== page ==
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* Numeric types
* Copyright (C) 2010-2019 R-T Specialty, LLC.
* This file is part of the Liza Data Collection Framework.
* liza is free software: you can redistribute it and/or modify
* it under the terms of the GNU Affero General Public License as
* published by the Free Software Foundation, either version 3 of the
* License, or (at your option) any later version.
* This program is distributed in the hope that it will be useful,
* but WITHOUT ANY WARRANTY; without even the implied warranty of
* MERCHANTABILITY or FITNESS FOR A PARTICULAR PURPOSE. See the
* GNU General Public License for more details.
* You should have received a copy of the GNU Affero General Public License
* along with this program. If not, see <http://www.gnu.org/licenses/>.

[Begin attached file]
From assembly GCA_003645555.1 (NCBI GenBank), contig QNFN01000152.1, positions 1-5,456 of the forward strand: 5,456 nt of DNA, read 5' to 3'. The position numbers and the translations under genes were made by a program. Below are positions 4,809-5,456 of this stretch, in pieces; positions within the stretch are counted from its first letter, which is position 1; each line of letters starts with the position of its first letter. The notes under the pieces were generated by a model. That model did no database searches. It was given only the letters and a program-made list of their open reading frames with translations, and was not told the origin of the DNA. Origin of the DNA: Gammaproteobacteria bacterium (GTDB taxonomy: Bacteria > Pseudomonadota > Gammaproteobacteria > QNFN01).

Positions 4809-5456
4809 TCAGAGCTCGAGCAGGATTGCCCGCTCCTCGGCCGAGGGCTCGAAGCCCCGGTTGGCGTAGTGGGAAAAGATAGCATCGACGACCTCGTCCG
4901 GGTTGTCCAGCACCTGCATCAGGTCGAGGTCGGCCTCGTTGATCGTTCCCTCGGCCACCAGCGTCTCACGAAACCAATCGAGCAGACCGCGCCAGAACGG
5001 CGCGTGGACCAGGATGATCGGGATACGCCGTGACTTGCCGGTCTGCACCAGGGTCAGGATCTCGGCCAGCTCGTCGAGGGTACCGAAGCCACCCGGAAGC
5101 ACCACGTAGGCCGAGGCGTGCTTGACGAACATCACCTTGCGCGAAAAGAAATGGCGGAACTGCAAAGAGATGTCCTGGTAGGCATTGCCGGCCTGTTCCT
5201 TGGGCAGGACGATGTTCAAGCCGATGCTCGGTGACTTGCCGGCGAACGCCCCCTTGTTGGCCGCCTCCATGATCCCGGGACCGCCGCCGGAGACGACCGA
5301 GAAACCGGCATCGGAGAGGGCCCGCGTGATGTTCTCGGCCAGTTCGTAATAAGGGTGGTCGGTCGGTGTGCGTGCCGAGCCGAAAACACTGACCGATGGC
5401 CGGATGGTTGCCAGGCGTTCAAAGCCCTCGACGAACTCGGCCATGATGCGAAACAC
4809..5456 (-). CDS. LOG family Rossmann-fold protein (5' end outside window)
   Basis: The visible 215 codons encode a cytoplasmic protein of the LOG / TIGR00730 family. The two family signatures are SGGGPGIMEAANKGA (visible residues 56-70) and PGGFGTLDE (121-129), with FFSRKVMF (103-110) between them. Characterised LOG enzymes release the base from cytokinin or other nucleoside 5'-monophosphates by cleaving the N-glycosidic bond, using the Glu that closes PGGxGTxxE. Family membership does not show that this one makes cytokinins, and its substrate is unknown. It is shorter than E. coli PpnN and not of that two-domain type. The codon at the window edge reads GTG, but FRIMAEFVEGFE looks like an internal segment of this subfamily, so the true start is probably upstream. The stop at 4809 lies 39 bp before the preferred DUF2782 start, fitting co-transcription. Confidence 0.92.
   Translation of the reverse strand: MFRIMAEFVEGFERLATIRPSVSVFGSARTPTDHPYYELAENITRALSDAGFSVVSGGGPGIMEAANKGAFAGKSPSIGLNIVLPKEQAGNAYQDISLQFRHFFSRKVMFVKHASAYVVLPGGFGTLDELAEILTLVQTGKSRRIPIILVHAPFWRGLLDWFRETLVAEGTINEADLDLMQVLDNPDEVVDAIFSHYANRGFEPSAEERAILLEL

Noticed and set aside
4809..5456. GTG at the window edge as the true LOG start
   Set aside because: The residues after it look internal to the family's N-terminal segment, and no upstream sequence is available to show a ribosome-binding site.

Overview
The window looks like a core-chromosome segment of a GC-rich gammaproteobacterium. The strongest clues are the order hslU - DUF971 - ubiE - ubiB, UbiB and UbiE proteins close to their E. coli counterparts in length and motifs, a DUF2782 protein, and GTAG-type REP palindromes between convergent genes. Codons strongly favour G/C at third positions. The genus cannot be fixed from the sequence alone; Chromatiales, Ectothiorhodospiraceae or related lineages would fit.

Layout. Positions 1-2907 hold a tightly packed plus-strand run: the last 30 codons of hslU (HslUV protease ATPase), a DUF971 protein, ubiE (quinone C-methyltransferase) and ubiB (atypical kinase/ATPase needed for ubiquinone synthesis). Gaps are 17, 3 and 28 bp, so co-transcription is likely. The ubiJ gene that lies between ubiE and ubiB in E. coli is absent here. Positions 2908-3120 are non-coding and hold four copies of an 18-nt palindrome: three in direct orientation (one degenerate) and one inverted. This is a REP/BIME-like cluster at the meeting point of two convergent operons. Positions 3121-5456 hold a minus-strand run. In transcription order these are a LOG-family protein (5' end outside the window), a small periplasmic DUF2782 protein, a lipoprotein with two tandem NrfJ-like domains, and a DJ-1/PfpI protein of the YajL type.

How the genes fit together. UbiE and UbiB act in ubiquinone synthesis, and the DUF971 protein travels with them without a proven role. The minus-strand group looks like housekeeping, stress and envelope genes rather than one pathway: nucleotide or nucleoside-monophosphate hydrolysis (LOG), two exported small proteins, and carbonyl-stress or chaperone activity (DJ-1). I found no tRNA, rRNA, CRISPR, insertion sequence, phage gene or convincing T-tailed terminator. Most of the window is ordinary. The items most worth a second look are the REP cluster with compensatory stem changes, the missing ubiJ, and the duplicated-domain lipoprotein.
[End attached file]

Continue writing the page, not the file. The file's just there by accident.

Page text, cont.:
* TypeScript's type system does not support algebraic numeric domains. A
* compromise is to provide nominal types that allow developers to assume
* that some constraint has been met, and then ensure that the type is only
* ever asserted when that constraint is explicitly validated at
* runtime. This allows us to have compile-time checks on numeric values
* under the assumption that the runtime will enforce them.
* For this to work, _it is important to always use type predicates_;
* if you explicit cast to one of these numeric types, it circumvents the
* safety provided by the system and may introduce nasty bugs, since users
* of these types assume the provided data has already been validated.
* Any number ≥ 0
* This is useful for array indexing.
export type PositiveInteger = NominalType<number, 'PositiveInteger'>;
/** Whether the given number is suitable as a PositiveInteger */
export const isPositiveInteger = ( n: number ): n is PositiveInteger => n >= 0;